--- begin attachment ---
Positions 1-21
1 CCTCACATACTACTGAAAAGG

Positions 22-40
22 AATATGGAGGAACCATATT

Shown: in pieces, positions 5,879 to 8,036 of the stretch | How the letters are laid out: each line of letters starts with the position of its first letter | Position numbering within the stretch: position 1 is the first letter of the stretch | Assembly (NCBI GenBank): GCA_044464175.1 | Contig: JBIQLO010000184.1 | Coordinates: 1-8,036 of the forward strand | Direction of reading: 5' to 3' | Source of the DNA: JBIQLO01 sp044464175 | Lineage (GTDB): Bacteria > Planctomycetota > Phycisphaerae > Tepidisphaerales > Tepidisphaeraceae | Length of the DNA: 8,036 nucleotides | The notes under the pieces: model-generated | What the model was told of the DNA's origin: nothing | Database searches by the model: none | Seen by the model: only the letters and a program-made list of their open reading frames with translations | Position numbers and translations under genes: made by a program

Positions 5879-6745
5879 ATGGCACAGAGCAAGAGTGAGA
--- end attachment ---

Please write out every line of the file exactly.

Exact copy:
Positions 1-21
1 CCTCACATACTACTGAAAAGG

Positions 22-40
22 AATATGGAGGAACCATATT

Shown: in pieces, positions 5,879 to 8,036 of the stretch | How the letters are laid out: each line of letters starts with the position of its first letter | Position numbering within the stretch: position 1 is the first letter of the stretch | Assembly (NCBI GenBank): GCA_044464175.1 | Contig: JBIQLO010000184.1 | Coordinates: 1-8,036 of the forward strand | Direction of reading: 5' to 3' | Source of the DNA: JBIQLO01 sp044464175 | Lineage (GTDB): Bacteria > Planctomycetota > Phycisphaerae > Tepidisphaerales > Tepidisphaeraceae | Length of the DNA: 8,036 nucleotides | The notes under the pieces: model-generated | What the model was told of the DNA's origin: nothing | Database searches by the model: none | Seen by the model: only the letters and a program-made list of their open reading frames with translations | Position numbers and translations under genes: made by a program

Positions 5879-6745
5879 ATGGCACAGAGCAAGAGTGAGA